Danger, Greg Robinson!

Not everything went wrong for Michigan in 2009 -- they did score a lot of points. Of course, they also gave up a lot of points. A lot of points. Ergo, Greg Robinson needs to be fired today. Okay, so this post is a bit late in coming but it doesn't make it any less relevant.

Does anyone know how Robinson even got hired? Was it his exceptional success elsewhere? He was run out on a rail from Syracuse, where he went 10-37 in his four years as head coach. No, that's not a typo. His teams managed to win 1, 4, 2 and 3 games over the four miserable seasons Robinson coached the team. Certainly teams were lining up to hire this guy after Syracuse cut him loose.

Apparently, Robinson's only claim-to-fame was his stint as the Denver Bronco's Defensive Coordinator during their Super Bowl run in the late 90's. Raise your hand if you can name a single player on that Bronco's defense. Didn't think so.

Anyway, I'm sure there will be plenty of debate this off-season about the fate of Rich Rodriguez. Whether or not you feel RichRod should return, there's at least one person who should no longer be seen within the Ann Arbor city limits. Pull that trigger, Rich. Now.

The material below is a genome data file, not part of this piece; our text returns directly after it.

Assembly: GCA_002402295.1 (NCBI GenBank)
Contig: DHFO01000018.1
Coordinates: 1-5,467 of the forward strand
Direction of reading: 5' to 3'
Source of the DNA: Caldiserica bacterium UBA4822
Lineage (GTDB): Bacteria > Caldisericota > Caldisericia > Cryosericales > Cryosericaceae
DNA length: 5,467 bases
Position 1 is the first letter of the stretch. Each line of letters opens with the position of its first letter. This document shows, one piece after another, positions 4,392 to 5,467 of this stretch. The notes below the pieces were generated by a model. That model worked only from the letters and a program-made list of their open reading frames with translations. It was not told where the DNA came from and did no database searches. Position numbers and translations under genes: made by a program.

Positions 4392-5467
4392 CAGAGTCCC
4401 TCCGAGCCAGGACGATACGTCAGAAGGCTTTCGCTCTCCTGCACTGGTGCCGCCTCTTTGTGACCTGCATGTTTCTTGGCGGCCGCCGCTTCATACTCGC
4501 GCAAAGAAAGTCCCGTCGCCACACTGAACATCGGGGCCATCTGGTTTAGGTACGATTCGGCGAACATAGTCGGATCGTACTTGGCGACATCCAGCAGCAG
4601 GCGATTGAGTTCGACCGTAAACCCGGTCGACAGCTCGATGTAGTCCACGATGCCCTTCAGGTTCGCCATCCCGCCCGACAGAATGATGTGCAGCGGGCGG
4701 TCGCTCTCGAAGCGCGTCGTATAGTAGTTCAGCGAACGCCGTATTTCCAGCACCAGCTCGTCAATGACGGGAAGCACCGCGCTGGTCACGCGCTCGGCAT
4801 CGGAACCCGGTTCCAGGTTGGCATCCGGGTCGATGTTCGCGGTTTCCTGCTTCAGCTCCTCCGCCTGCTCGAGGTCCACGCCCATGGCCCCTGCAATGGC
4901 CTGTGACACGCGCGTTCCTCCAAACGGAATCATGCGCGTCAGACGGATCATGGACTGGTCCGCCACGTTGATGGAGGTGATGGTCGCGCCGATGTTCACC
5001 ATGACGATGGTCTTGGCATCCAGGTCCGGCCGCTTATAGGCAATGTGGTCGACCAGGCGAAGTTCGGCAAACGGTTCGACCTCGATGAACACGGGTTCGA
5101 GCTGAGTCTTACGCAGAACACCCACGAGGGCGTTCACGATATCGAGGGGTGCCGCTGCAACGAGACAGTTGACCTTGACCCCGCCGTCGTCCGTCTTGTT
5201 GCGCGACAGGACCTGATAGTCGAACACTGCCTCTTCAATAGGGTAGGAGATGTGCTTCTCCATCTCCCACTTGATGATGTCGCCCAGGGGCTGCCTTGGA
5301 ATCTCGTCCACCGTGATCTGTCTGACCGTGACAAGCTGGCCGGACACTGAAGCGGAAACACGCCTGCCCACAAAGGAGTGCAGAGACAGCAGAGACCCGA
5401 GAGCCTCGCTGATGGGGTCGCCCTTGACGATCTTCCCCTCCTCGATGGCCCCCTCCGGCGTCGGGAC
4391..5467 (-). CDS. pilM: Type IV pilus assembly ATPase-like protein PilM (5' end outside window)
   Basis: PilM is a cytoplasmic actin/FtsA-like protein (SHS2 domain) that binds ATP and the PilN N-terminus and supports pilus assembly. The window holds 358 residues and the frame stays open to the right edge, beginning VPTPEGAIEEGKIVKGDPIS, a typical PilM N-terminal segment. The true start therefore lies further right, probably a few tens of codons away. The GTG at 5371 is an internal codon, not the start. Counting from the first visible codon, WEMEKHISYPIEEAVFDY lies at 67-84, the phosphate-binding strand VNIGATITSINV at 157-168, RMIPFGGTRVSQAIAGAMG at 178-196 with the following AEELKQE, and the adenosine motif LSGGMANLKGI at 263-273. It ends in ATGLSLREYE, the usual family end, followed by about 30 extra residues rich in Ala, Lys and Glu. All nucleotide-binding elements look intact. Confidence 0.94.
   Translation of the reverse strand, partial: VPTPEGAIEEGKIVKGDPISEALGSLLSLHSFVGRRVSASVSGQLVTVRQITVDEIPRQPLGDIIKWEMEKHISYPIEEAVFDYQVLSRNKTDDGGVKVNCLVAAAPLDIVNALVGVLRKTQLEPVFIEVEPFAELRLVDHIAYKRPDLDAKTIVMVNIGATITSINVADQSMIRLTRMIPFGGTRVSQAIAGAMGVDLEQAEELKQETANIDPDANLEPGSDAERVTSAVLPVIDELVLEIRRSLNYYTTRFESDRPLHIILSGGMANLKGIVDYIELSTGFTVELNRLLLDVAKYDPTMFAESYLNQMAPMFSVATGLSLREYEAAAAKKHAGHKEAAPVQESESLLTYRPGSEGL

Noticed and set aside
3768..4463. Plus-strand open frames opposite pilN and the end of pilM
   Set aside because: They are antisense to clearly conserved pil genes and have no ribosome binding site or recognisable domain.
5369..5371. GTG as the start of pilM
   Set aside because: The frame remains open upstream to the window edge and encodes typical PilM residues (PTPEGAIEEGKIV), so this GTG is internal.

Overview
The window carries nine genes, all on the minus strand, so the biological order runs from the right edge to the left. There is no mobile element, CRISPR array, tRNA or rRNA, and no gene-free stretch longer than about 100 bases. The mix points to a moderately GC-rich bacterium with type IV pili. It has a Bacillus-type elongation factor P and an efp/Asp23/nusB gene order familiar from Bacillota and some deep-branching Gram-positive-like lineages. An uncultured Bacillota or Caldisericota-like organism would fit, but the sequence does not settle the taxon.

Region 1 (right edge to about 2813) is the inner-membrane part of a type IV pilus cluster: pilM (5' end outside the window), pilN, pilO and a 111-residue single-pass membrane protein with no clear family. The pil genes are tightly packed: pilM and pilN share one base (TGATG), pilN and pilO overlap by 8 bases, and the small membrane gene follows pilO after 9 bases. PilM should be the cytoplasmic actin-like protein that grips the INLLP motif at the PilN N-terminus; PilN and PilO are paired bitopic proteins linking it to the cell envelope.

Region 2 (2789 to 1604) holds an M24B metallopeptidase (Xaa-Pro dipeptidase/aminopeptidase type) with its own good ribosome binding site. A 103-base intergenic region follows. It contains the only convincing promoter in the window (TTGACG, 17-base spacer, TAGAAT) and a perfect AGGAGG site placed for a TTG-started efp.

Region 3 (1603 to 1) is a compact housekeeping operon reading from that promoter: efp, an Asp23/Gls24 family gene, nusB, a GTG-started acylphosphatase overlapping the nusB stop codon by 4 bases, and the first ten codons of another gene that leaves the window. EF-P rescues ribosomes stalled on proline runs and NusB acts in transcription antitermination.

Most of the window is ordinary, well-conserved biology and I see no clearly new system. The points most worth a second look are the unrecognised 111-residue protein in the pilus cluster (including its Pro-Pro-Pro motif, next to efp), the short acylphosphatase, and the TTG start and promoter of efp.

Wednesday, April 29, 2009

History is History

Well, so much for the Rangers. Never blown a 3-1 series lead? Until last night, anyway. The Caps hadn't overcome a 3-1 deficit since 1988? Twenty-one years is just too long.

Anyway, not that I had much faith going into last night's game, but I came away even more disheartened. The Rangers played their hearts out for two periods and had exactly one goal and a tie score to show for it. It was only a matter of time until the Caps finally scored again and the Rangers -- all one shot's worth -- were utterly powerless to fight back.

Which brings me to this point: why does Glen Sather still have a job? I'm beginning to think that having Gretzky and Messier and Lowe and Coffey all on one team made Sather look good. Really good. Like Phil Jackson coaching Michael Jordan and Scottie Pippen good. (Or Shaq and Kobe good -- take your pick.)

My point is that if you overlook the Edmonton portion of Sather's résumé for a moment, the results aren't all that pretty. After all, the Rangers missed the playoffs in his first four seasons as GM. Even now, with four straight playoff appearances, they've never finished the regular season better than 3rd in the division and haven't made it out of the playoffs' 2nd round. (The Rangers have a 14-17 playoff record during Sather's reign.)